This article originally appeared in Small Biz Daily.
I talk to business leaders every day about how effective communication within a company can mean the difference between a successful business that attracts A-Players and one that’s poised to die on the vine. But what is effective communication? Well, one thing it isn’t is venting about problems or criticizing others, without offering solutions.
Communicating a problem means sharing what the issue is in an open setting where all parties can be heard and then talking through possible solutions. Venting, on the other hand, is often behind closed doors, between two or three colleagues and most often, not constructive. Sure, it can help get a weight off of someone’s chest, but more often it can hurt more than help, and can start rumors that spread like wildfire. People talk about “healthy venting,” but there’s nothing healthy about it, if nothing comes out of it and issues are not resolved.
So how can you turn venting into effective communication in your organization? Here are four steps to get you started:
There needs to be a process by which employees can share their comments or concerns openly with their higher-ups that leads to a solution. Whether that be bi-monthly check-ins or a complaint submission platform that leads to a meeting with senior staff, the important piece is that employees feel encouraged to share and that their managers work with them to find a solution.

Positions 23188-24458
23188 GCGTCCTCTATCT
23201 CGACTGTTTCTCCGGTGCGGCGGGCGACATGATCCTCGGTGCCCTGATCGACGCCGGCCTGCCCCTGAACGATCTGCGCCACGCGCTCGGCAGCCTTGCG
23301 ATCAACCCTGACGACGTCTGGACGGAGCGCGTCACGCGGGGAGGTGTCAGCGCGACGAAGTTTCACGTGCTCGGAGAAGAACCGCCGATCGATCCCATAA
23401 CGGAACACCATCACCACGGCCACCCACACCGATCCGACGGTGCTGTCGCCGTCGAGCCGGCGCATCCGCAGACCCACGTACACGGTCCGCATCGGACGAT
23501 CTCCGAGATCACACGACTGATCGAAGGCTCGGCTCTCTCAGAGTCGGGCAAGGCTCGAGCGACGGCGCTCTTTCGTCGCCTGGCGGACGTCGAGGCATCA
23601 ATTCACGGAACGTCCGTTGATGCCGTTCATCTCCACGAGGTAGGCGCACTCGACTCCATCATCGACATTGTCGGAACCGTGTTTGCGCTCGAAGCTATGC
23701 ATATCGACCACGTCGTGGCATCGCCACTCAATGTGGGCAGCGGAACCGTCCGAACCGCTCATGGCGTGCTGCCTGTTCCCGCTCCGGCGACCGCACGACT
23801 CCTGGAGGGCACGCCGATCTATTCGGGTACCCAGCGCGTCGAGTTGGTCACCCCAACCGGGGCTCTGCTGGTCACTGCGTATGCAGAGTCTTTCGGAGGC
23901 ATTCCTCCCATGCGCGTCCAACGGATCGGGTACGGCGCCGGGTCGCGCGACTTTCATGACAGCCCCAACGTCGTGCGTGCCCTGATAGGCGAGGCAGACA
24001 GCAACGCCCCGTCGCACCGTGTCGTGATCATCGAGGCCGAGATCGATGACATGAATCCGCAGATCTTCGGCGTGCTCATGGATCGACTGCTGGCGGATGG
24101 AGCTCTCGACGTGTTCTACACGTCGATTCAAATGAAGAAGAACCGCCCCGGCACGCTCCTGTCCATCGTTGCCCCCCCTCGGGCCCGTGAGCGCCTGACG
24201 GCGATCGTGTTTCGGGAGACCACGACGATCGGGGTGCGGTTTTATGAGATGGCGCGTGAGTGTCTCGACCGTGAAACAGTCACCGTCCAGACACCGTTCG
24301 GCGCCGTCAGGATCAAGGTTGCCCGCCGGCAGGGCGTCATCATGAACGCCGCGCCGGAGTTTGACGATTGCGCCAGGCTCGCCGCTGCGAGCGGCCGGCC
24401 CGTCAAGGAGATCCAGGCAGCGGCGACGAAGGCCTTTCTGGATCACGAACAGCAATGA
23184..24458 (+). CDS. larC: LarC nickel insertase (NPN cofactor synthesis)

Not only should team members feel like they can share with their leaders, but also they should be able to recognize when they are not communicating in a healthy way. Venting – thought it may feel good in the moment – does not address problems in a way that a solution can be found. It’s important that team members feel free to express themselves, however, “venting” only communicates frustration – not ideas. In order to resolve an issue, two parties must come together, listen to each other and work toward a resolution. However, this is not a natural instinct for everyone, and that’s where training comes in. As a leader, emphasize that the only way a solution can be found is to share openly – and provide some key tips on how to do so. It might also be helpful to illustrate real examples of what happens when an employee continues to vent without sharing those feelings. Perhaps share a personal story of communication gone wrong and the effect it had on you.
Being part of a team means keeping one another in check too. If an employee is comfortable enough to talk smack or “vent” with his colleague, that colleague should feel comfortable enough to advise him to speak up and share with the senior staff. Employees on a team are just as responsible if they are hearing about issues from others as they would be if the issue was their own, and likewise, should help their colleagues communicate those issues.
I like to remind all my member companies that “Great minds discuss ideas, average minds discuss events and small minds discuss people.” At your own company, set aside time to talk about ways in which the team can avoid gossip and replace it with open dialogue. The best way to create a healthy communication system is to get everyone’s input on how it should work. It’s the only way to truly get them on board with it – and the only way to make communication a part of your company culture.
It is possible to get everyone on the same page and to make healthy communication a standard. And, the more you reinforce that standard by living it yourself and requiring that your team all follow suit, the more successful you’ll be. You’ll retain and attract the people who can live that vision and repel the people who can’t. It might take some time to change old habits, but it will be worth it, and your company will be a more open and honest place to be for everyone.